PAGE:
18 September 2007 | Paul Snell
An inquiry is to investigate whether the third sector has unfairly missed out on government contracts.
Last week the Department for Work and Pensions awarded 15 Pathways to Work contracts to five private sector firms and one third sector group. The contracts are for organisations to provide help in getting unemployed people back to work. The winners of 16 more contracts will be announced in December.
But the Association of Chief Executives of Voluntary Organisations (ACEVO), which will conduct the scrutiny, claims there were "serious inconsistencies [in the purchasing process] which cannot be ignored".
"The recent round of tendering for major employment services resulted in only one third sector organisation being offered contracts and the sector losing out overall," said Stephen Bubb, chief executive of ACEVO.
"There is huge anger in the sector with what seem to be serious problems with the process. Many are now being forced to look at redundancies."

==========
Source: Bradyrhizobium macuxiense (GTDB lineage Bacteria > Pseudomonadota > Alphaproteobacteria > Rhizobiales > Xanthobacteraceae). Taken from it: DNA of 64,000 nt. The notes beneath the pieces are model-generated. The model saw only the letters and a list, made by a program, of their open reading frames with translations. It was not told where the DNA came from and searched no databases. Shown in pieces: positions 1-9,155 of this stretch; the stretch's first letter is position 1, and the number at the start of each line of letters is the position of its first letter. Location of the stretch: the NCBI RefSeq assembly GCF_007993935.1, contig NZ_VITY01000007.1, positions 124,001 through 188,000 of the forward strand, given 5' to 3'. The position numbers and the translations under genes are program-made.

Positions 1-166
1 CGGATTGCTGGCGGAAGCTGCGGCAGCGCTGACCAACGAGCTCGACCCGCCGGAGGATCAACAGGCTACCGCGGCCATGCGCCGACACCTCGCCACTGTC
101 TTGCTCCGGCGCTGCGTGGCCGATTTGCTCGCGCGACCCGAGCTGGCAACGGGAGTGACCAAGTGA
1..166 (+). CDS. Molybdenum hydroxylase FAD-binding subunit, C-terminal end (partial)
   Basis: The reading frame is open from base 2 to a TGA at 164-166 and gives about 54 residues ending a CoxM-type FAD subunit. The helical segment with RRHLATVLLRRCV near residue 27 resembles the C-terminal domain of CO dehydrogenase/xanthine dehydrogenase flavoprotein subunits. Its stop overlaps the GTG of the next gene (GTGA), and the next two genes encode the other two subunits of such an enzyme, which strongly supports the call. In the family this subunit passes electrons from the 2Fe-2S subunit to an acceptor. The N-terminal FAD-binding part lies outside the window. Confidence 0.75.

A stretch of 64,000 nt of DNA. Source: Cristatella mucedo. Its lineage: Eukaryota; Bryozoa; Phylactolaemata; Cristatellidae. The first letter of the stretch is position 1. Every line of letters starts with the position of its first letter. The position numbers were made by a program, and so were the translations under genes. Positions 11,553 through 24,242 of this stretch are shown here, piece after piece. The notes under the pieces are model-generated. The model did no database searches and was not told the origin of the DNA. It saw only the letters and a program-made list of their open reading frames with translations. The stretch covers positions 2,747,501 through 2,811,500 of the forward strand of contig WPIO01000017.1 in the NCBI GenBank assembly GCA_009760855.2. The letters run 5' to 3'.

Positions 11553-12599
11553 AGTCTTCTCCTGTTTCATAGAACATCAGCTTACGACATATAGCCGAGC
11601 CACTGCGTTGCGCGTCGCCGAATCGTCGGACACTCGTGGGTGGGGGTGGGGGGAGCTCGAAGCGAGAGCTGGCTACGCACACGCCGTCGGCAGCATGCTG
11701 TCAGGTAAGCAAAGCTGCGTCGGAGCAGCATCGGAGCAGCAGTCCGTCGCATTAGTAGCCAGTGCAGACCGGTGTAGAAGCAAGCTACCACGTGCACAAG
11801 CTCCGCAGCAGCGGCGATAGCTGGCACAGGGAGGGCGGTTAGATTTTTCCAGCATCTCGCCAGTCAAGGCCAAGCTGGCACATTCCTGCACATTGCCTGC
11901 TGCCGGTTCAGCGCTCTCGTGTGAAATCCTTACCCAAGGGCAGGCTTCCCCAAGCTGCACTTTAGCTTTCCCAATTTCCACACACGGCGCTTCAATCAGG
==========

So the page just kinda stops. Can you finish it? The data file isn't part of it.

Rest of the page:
ACEVO is to set up an independent inquiry to review the purchasing process, with a board chaired by Dame Mavis McDonald, former cabinet secretary in the Cabinet Office and Office of the Deputy Prime Minister. The team will also include Roy Ayliffe, CIPS director of professional practice.
Caroline Flint, the minister for employment and welfare reform, said: "All contracts were procured through open and fair competition in accordance with public procurement policy and EU regulations, using the Jobcentre Plus website.
"Bids were welcomed in both tendering rounds from the private, public and voluntary sectors. On this basis, the second tendering round will remain on schedule, to ensure the service is available nationally from April 2008.
"While we do not accept that the third sector was overlooked, we are always ready to listen to any concerns that ACEVO or its members may have."